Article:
With the economy on the upswing, most companies are contemplating increasing prices.
Amazon recently hiked the price of its Prime service, which includes two-day shipping, Kindle book loans, and streaming video. Raising Prime’s price is especially risky as it’s a key marketing conduit that draws in and engenders loyalty from customers. With a P/E ratio exceeding 550, Wall Street is expecting Amazon to continue dazzling investors with eye-popping annual revenue increases.
Amazon clearly noted that it has not raised Prime’s price since its inception nine years ago.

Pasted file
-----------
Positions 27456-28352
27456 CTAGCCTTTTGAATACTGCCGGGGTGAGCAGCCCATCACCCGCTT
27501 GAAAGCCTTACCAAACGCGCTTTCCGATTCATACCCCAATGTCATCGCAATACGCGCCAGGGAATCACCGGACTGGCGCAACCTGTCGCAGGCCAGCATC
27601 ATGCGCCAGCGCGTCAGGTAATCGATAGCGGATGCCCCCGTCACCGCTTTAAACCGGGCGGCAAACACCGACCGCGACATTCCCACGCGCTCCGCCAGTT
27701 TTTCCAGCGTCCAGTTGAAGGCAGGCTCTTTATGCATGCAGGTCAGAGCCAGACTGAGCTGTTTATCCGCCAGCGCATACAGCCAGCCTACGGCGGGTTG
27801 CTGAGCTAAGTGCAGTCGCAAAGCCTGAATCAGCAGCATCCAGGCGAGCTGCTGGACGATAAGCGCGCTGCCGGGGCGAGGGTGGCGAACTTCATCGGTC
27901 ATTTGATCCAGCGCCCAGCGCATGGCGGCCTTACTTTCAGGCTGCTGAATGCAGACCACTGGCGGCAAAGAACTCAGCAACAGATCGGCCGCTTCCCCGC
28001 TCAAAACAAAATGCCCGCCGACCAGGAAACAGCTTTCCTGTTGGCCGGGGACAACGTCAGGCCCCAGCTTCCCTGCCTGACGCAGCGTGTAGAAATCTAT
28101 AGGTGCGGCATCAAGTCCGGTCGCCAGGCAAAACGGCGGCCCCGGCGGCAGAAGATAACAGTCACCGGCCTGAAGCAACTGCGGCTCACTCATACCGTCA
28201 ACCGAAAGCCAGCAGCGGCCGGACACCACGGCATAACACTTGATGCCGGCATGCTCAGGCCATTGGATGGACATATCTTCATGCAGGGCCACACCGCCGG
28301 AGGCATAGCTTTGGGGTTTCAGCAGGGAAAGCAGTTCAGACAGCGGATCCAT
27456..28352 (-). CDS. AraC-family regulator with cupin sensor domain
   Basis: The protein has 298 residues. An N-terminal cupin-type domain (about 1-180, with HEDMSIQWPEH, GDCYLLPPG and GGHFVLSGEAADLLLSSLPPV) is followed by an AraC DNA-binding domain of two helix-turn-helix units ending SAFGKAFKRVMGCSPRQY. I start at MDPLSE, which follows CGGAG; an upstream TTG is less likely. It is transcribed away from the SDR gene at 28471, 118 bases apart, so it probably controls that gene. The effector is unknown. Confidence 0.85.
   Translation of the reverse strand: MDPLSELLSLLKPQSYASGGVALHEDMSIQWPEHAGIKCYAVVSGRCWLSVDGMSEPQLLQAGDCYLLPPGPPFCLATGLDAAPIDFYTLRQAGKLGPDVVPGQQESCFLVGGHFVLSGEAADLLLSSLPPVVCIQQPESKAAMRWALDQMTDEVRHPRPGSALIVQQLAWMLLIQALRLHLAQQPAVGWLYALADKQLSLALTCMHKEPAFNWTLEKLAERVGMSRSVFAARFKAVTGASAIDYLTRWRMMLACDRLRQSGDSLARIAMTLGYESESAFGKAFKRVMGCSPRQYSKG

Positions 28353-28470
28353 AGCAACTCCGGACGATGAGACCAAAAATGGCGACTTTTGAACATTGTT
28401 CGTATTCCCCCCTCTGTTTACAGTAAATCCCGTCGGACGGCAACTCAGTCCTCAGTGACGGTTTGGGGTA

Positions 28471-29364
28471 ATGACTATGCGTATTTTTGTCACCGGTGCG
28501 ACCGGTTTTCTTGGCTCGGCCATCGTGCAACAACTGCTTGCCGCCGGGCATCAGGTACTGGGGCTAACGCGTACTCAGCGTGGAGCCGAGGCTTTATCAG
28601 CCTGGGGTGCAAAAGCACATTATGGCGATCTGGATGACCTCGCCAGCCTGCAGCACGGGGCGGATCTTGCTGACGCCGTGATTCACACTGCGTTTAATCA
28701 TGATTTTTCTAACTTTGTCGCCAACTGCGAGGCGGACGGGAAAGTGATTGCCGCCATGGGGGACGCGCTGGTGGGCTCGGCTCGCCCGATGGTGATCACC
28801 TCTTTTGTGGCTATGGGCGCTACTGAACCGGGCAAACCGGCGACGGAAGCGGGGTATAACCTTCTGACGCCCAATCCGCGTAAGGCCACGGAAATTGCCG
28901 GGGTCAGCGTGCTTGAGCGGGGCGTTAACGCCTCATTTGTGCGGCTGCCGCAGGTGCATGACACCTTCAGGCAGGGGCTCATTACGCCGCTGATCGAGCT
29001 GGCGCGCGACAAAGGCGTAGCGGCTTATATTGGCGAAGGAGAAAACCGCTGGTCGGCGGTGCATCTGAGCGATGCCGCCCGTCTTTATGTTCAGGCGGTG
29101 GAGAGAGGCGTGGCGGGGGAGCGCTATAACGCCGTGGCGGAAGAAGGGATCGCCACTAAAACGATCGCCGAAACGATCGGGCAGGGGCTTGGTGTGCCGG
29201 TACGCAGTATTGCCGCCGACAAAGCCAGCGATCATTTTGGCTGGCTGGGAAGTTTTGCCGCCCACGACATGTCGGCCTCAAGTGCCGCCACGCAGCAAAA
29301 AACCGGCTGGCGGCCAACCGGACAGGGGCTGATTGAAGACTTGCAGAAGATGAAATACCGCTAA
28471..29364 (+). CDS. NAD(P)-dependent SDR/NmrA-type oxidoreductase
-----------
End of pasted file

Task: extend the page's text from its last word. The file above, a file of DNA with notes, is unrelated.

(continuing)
Don’t Cave to Simple Market Research. UBS conducted a survey indicating a $20 price increase would put 42% of current Prime customers at risk of ditching the service. This led the Swiss-based financial services company to downgrade Amazon’s stock from a “buy” to “neutral. Equally important, survey respondents were probably not exposed to Amazon’s reasoning on why it is increasing prices. This spin is critical in how customers evaluate a price increase.
Since Prime is so critical to growth, it needs a lower price point entry version to attract new customers.
Raising prices is an angst-inducing ritual for all companies. The art of raising prices involves a clear yet sensitive dialogue with customers to justify the lift. As Amazon demonstrated, even a 25% price increase can be palatable if pitched correctly.